Trump cuts NPR interview short when pressed about election lies The former president blasted Republicans who have crossed him and kept up repeated election lies in an NPR interview.

Pressed on his election lies, former President Trump cuts NPR interview short

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STEVE INSKEEP, HOST:

More than six years ago, I asked for an interview with a rising presidential candidate named Donald Trump. From time to time over the years since, I renewed that request. But it never quite happened until yesterday, when Trump joined us by phone from Florida.

Mr. President.

DONALD TRUMP: Hello, Steve. How are you?

INSKEEP: I'm doing OK. Thanks for taking the time today. It's great to talk with you.

TRUMP: OK. Absolutely. Absolutely, Steve.

INSKEEP: There's no reason that you would know this. But we first invited you on the program in 2015. So it's great to get you.

TRUMP: Oh, wow. Well, I guess I got lucky by not doing it, right?

INSKEEP: It was a short interview before he hung up. We'll hear much of it in this part of the program. It takes decoding to figure out what's going on. So let's take a few minutes to do that first. Other Republican leaders are trying to drop Trump's failed attempt to overturn the 2020 election. Senator Mike Rounds made that case Sunday on ABC.

(SOUNDBITE OF ARCHIVED RECORDING)

MIKE ROUNDS: There were none of the irregularities which would have risen to the point where they would have changed the vote outcome in a single state.

INSKEEP: Many Republicans prefer to focus on President Biden as this year's congressional elections approach. Trump is pressing candidates in a different direction. One of them is Josh Mandel of Ohio, who launched his campaign for U.S. Senate just weeks after Trump supporters attacked the U.S. Capitol last year.

(SOUNDBITE OF ARCHIVED RECORDING)

JOSH MANDEL: I think, over time, we're going to see studies come out that - evidence, widespread fraud.

INSKEEP: In the year since he made that prediction to WKYC, the opposite has happened. Even more evidence shows a free and fair election. In one disputed state, Arizona, Trump allies held a widely criticized audit of millions of ballots. But even Doug Logan, who ran it, couldn't find much.

DOUG LOGAN: The ballots that were provided to us to count in the coliseum very accurately correlate with the official canvass numbers.

INSKEEP: Keep that quote in mind because it comes up on the phone call we're about to hear with Donald Trump. To Republicans who know how elections work, the 2020 election result has always been obvious.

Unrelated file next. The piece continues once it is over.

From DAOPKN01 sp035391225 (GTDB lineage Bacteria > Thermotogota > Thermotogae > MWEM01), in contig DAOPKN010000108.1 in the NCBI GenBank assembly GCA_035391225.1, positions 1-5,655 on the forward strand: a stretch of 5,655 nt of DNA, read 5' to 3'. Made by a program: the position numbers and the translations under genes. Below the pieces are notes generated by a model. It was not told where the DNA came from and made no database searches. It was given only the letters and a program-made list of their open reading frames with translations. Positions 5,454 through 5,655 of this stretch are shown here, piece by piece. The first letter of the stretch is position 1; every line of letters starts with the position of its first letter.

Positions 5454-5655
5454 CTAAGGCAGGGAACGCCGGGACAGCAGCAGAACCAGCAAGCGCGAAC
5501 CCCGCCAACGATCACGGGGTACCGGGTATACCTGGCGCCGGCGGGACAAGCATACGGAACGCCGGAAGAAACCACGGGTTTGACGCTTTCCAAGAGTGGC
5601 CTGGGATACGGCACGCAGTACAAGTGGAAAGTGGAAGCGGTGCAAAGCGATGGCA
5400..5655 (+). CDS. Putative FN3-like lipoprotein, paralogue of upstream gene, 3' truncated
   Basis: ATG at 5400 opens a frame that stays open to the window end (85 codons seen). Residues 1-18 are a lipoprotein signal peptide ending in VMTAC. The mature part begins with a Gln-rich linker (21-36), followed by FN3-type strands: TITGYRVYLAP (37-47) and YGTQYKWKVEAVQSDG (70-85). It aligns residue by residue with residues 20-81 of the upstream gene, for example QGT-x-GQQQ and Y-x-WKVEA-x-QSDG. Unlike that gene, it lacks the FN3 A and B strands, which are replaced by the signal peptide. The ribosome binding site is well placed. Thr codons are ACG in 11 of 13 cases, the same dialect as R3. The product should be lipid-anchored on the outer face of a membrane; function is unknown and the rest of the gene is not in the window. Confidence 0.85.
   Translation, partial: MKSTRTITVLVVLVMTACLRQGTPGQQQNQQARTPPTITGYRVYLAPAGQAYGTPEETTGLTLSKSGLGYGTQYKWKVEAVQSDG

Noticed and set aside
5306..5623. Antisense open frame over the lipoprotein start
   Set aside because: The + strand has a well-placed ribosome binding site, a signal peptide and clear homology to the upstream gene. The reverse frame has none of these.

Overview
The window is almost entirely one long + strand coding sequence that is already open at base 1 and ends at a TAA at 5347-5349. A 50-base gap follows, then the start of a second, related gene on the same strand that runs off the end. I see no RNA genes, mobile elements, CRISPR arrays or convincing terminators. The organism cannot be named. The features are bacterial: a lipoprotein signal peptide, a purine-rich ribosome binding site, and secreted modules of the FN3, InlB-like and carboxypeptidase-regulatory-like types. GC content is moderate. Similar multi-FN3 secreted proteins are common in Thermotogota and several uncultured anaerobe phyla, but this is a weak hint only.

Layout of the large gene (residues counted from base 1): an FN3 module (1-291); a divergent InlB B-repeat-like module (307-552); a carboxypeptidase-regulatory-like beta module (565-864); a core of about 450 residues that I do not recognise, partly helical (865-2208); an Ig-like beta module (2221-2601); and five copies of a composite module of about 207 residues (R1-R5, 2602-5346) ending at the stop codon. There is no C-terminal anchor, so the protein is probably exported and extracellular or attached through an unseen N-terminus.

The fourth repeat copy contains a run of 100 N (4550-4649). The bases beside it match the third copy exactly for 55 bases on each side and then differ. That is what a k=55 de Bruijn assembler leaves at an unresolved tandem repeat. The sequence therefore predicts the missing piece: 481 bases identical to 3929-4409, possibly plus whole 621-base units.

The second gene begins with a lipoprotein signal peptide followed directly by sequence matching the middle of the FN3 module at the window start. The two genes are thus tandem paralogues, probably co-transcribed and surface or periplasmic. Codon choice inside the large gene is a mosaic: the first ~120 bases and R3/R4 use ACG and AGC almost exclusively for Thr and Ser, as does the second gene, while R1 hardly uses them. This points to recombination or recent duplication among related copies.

TREY GRAYSON: The facts show that President Biden won fair and square. It wasn't rigged.

INSKEEP: Trey Grayson used to run elections as the Republican secretary of state of Kentucky. He's thinking about those Republican T-shirts that used to say, F your feelings.

GRAYSON: And here we are, (laughter) looking at the 2020 election, and we are the ones who are basing it on feelings, not on facts, not on the law.

INSKEEP: That feeling among Republican voters gives Trump some power over Republican candidates. Here's one example. In Pennsylvania, numerous Republicans are running for office. And one candidate for governor is Bill McSwain, who happened to be a U.S. attorney during the 2020 election. We talked about him with Chris Brennan of the Philadelphia Inquirer.

CHRIS BRENNAN: Bill McSwain left office without announcing any investigations or outcome of investigations for the 2020 election in the eastern district of Pennsylvania.

INSKEEP: But then Bill McSwain prepared to run for office. Last summer, he produced a letter for Trump, appealing for his support and implying he was blocked somehow from investigating unspecified claims of fraud.

BRENNAN: But it doesn't actually say that.

INSKEEP: So even he, when you carefully read it, does not claim that he was blocked from investigating fraud.

BRENNAN: This is a very lawyerly letter. Yeah.

INSKEEP: Trump nonetheless made the letter public and gave his own interpretation at multiple rallies.

(SOUNDBITE OF ARCHIVED RECORDING)

TRUMP: We have a U.S. attorney in Philadelphia that says he wasn't allowed to go and check.

INSKEEP: Kentucky Republican Trey Grayson has watched similar stories unfold in multiple states.

How active has the former president been in moving 2022 candidates toward his point of view?

GRAYSON: I think he's been really active. The way I look at it is I can't imagine that the party on its own would be pushing this narrative if he weren't pushing it.

INSKEEP: So this, then, was the heart of our talk with former President Trump. You also hear the president adapt his arguments to account for more and more proof that he lost.

TRUMP: Are we going live, Steve? Are we...

INSKEEP: No. We're not going live. This is pre-taped.

TRUMP: OK. Fine.

INSKEEP: Here's the main part of our call yesterday.

South Dakota Senator Mike Rounds, as I think you know, was on ABC over the weekend. He spoke about the 2020 election and also referred to the election campaign that is now starting in 2022. Let's listen.

(SOUNDBITE OF ARCHIVED RECORDING)

ROUNDS: We simply did not win the election as Republicans for the presidency. And if we simply look back and tell our people, don't vote because, you know, there's cheating going on, then we're going to put ourselves in a huge disadvantage.

INSKEEP: Couple of things to ask about there, Mr. President. Let's start with the politics. Is it a disadvantage for Republicans to keep talking about the 2020 election in 2022?

TRUMP: No. I think it's an advantage because otherwise they're going to do it again in '22 and '24. And Rounds is wrong on that, totally wrong. If you look at the numbers - if you look at the findings in Arizona, if you look at what's going on in Georgia and Pennsylvania and Wisconsin, by the way, and take a look at Wisconsin - they're finding things that nobody thought possible. This was a corrupt election.

INSKEEP: I just have to point out, Doug Logan - to name one of the states that you just named, Doug Logan, who ran the audit in Arizona that was set up by your allies, didn't find serious problems. This is a quote. "The ballots that were provided to us to count in the coliseum very accurately correlate with the official canvass number." He raised a bunch of administrative issues but didn't find a problem that would have changed the result at all.

TRUMP: The ballots may correspond. But look at the ballots themselves. What you really have to do in that report is look at the findings. And the findings are devastating for Arizona. They're devastating like nobody's seen before...

INSKEEP: Why did your...

TRUMP: And other states are just as bad.

INSKEEP: Why did Republican officials in Arizona accept the results then?